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Fatherhood and Paternity in Joyce's "A Portrait of the Artist as a Young Man" by Theresa Schneiderwind Summary

Seminar paper from the year 2008 in the subject English - Literature, Works, grade: 1,7, Free University of Berlin (Englische Philologie), course: Surveying English Literatures - Sons & Fathers in Modern Autobiography and Fiction, language: English, abstract: The relationship between father and son is picked out as a central theme throughout literary history. In Modernism this topic is paid special attention due to new philosophical and psychological approaches. Ideas like Freud’s psychoanalysis allowed new perspectives on identity that often resulted in a dispute with the previous generation. The conflict between father and son lends itself to portrait this confrontation on a personal level as well as to refer to a wider social context. The concept of patriarchy, the rule of the father, is embedded in every social structure of society: the nuclear family, the Catholic community, the national state. Therefore, contemplation about these bodies metaphorically represents a confrontation with the father. Joyce as one of the major Modernism authors consecrates himself to the topic of father-son-relationships in his autobiographical Künstlerroman A Portrait of the Artist as a Young Man . The author seizes the topic to portrait crucial points in the development of the protagonist, Stephen Dedalus. Moreover, the construction of the potential father figures points to the underlying theoretical concept of fatherhood and paternity. Joyce uses the concept of paternity to display his concept of authorship. A discussion of the terms fatherhood and paternity will serve as the foundation of my analysis. A clear distinction between the two terms is helpful in order to descry potential father figures and to differentiate social interaction (fatherhood) from philosophical debate (paternity). Male adults who take the role of a father to Stephen are his biological father Simon Dedalus and the priests of the Roman Catholic Church. Additionally, other father figures appear: Stephen’s namesakes Saint Stephen and Dedalus the Greek artificer. My close examination of the potential father figures will show differences and similarities between them and will give an explanation for either failure (Simon, priests) or success (namesakes) in influencing Stephen’s future. In the second section of my essay I will examine Stephen’s statement about paternity taken from Joyce’s later work Ulysses. My analysis will show that Joyce is not only concerned with the social interaction between father and son. He uses the topic of father-son-relationship to unfold his own theory of paternity and combines it with his ideas about authorship.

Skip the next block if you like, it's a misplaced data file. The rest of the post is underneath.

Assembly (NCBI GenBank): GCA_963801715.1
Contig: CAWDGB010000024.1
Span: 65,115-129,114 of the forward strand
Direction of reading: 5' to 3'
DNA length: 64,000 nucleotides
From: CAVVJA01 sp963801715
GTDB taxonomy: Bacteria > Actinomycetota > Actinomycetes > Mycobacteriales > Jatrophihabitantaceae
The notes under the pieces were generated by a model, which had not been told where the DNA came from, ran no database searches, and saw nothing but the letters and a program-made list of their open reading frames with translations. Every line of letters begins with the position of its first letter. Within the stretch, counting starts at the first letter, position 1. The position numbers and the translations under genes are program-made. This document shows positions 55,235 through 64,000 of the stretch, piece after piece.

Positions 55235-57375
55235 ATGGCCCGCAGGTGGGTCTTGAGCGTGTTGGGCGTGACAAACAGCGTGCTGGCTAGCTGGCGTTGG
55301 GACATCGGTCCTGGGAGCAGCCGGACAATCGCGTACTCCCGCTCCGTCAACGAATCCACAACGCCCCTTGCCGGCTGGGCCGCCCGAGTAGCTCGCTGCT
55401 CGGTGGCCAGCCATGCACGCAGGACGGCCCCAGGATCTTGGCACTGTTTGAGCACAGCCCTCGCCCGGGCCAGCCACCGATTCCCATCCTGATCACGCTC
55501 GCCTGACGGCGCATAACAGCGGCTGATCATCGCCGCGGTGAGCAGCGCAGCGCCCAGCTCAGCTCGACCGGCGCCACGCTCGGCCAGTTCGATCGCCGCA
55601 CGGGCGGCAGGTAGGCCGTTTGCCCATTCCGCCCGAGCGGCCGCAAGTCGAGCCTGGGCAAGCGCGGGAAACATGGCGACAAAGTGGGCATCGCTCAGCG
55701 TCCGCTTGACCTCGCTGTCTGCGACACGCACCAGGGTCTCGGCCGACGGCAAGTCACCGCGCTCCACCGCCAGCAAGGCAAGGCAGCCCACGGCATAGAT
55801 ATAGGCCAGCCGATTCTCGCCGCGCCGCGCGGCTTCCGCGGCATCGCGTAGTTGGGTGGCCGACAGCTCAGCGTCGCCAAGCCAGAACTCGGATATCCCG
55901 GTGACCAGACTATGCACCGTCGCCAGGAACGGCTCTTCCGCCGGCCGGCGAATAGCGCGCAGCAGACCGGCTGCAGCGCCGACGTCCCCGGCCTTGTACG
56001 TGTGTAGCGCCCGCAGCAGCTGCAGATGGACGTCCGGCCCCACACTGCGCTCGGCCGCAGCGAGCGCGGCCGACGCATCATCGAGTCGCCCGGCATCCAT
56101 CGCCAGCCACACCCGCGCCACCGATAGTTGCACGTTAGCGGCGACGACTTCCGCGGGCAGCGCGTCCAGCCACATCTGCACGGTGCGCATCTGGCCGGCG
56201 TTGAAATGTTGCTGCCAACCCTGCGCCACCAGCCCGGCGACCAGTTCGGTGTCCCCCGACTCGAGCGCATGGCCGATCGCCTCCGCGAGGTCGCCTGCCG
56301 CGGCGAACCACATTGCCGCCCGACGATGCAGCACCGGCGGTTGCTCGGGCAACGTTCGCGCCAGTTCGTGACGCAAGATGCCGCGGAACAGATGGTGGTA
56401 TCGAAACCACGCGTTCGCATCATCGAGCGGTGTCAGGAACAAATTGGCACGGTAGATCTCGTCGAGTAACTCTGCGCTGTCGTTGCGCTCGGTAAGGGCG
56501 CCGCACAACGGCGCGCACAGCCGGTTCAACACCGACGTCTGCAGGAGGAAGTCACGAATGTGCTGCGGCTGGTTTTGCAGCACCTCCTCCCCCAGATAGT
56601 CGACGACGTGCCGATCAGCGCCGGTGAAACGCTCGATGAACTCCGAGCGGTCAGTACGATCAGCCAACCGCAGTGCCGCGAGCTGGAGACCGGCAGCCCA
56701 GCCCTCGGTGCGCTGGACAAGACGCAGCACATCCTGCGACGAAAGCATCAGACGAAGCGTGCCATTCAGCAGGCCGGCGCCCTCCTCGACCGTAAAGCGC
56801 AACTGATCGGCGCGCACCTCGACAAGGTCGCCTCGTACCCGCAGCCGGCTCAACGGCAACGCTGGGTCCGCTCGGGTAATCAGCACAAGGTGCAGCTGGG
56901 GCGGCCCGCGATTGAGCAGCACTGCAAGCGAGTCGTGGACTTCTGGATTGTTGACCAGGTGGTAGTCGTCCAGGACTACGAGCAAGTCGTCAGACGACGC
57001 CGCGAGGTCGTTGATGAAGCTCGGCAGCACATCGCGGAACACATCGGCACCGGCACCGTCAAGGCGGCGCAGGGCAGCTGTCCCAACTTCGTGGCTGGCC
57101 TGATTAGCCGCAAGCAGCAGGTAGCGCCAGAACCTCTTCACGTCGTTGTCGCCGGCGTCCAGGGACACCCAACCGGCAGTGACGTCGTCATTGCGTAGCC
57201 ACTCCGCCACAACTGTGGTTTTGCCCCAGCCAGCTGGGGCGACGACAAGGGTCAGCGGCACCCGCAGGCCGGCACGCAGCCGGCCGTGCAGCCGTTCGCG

A Portrait of the Artist as a Young Man (Diversion Classics)

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A Portrait of the Artist as a Young Man (Diversion Classics) by James Joyce Summary

Featuring an appendix of discussion questions, the Diversion Classics edition is ideal for use in book groups and classrooms. In this classic coming-of-age tale, Stephen Dedalus contends with the strict mores of the Catholic Church and the constraints of his Irish upbringing. Joyce's semi-autobiographical first novel traces Stephen's journey of self-discovery from youth to adulthood. A testament to Joyce's mastery of style, A PORTRAIT OF THE ARTIST AS A YOUNG MAN is one of the most lauded in the English language.

Portrait of the Artist As a Young Man, a (MAXNotes Literature Guides)

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Portrait of the Artist As a Young Man, a (MAXNotes Literature Guides) by Matthew Mitchell Summary